Wednesday, 16 February 2022
Questions without Notice
My question is to the Deputy Prime Minister. Will the Deputy Prime Minister outline to the House how the Morrison-Joyce government is supporting Australian agriculture and future-proofing our agricultural supply chains? Is the Deputy Prime Minister aware of any threats to these supply chains or any alternative policies?
I thank the honourable member for her question and note how in the seat of Mallee ,with legumes, canola, wheat and so many citrus products, the people of her area have done their part in not only feeding Australia but assisting in the food task of the world.
A key component of that is urea, which is a vital fertiliser. Eighty per cent of the urea Australia uses comes from China. But this government has put $255 million on the table for the construction of a urea plant at Karratha. This will provide about 96 per cent of Australia's urea needs. This is an absolute statement on the preparedness of this side of the House to keep the sovereignty of our agricultural industry in place.
The member for Mallee also talks of alternative policies and threats. Of course, what we have seen is that an alternative government is a Greens and Labor alliance. They mock it, but actually, in this very city, we have a Greens and Labor alliance. We have the fact that the Chief Minister, Andrew Barr, is in the Labor Party, and yet the Attorney-General, Shane Rattenbury, is in the Greens. We have Emma Davidson, an assistant minister, in the Greens. Another assistant minister, Tara Cheyne, is in the Labor Party. The environment minister, Rebecca Vassarotti, is in the Greens, but the transport minister, Chris Steel, is in the Labor Party. So let's part company with this myth that there is not a Greens and Labor alliance.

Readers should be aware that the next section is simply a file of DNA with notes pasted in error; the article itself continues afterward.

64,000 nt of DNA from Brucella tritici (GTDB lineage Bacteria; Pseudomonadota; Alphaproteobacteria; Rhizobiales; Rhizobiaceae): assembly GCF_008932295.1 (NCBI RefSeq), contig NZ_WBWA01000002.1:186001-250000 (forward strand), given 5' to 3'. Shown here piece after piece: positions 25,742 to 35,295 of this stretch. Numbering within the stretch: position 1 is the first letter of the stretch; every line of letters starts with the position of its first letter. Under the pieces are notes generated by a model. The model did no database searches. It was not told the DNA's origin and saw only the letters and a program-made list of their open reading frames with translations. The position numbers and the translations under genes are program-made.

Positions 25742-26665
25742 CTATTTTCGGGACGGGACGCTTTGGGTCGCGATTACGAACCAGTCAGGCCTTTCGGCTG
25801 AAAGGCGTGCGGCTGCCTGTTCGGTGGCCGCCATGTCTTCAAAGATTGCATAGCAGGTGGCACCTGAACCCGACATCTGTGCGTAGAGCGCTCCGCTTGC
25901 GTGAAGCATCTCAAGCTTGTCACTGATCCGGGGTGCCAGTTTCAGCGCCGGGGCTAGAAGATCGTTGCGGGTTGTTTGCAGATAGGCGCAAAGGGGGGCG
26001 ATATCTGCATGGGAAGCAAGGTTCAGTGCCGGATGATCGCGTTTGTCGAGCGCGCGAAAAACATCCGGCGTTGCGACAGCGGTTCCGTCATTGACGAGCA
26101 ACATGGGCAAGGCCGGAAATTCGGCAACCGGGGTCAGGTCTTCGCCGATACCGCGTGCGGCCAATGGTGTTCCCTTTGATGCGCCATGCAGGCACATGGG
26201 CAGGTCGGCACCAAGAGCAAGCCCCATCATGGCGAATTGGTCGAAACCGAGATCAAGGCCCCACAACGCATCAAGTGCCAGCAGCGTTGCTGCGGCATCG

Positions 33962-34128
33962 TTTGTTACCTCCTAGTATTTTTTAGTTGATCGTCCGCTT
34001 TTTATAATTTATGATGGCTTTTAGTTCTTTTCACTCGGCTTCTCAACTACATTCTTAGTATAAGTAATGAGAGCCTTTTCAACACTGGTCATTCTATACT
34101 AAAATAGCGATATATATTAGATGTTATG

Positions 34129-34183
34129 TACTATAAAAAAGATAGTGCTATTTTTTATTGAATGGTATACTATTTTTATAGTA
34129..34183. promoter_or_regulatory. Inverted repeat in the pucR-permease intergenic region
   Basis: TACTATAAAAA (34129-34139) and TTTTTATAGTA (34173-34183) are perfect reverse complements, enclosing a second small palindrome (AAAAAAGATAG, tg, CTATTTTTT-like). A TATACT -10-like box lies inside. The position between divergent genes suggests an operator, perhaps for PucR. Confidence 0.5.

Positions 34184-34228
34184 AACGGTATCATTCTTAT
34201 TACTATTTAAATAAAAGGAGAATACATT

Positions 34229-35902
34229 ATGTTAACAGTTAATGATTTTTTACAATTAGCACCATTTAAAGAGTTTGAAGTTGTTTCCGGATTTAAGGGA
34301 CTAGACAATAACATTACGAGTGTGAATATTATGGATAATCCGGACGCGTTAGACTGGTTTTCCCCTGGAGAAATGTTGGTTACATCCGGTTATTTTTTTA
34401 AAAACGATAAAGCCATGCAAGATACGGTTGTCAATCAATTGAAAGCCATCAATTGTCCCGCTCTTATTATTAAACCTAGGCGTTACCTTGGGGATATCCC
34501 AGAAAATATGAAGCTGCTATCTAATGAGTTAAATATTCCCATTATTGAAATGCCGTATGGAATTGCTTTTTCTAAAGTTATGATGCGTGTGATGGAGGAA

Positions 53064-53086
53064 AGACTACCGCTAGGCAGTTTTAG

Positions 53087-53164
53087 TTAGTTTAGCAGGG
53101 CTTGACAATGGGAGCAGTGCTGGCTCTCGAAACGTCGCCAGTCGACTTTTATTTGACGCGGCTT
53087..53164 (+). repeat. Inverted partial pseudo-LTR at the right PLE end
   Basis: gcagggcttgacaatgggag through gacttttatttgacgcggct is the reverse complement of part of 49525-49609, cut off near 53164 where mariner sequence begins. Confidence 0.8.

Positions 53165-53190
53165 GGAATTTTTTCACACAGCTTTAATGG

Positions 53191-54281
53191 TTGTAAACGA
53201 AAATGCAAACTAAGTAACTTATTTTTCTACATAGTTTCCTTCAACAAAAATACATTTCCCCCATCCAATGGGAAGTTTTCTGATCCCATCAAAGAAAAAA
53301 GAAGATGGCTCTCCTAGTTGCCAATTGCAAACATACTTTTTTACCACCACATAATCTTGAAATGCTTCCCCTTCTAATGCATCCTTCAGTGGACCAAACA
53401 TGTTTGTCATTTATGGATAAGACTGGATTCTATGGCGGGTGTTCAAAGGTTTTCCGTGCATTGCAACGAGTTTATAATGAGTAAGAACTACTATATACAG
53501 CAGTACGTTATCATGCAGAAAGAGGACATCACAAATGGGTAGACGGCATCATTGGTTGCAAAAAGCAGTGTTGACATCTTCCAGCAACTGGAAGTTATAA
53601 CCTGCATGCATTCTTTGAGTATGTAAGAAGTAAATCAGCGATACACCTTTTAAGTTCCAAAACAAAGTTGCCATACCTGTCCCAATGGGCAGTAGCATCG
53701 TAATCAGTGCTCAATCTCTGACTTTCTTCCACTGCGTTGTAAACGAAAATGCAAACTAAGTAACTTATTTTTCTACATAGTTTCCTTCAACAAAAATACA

We have Senator Katy Gallagher in the other place, who has never organised a business, but she has been a leader and organised a Greens and Labor alliance. It is present not only in this city; it is present in this building—a Greens and Labor alliance.
The Deputy Prime Minister will just pause for one moment. The question goes to threats to supply chains. It does talk about alternative policies, but I think the Deputy Prime Minister is straying somewhat and I would ask him to return to the question.
Thank you, Speaker, and I'll say why: because the Greens believe in a moratorium on the production of gas. You cannot produce urea with just nitrogen and water; you need gas, nitrogen and water to produce urea. If you have a Greens-Labor alliance such as exists in this very city or such as existed in Tasmania, you will have the inability for our nation not only to feed the world but to feed ourselves.
Honourable members interjecting—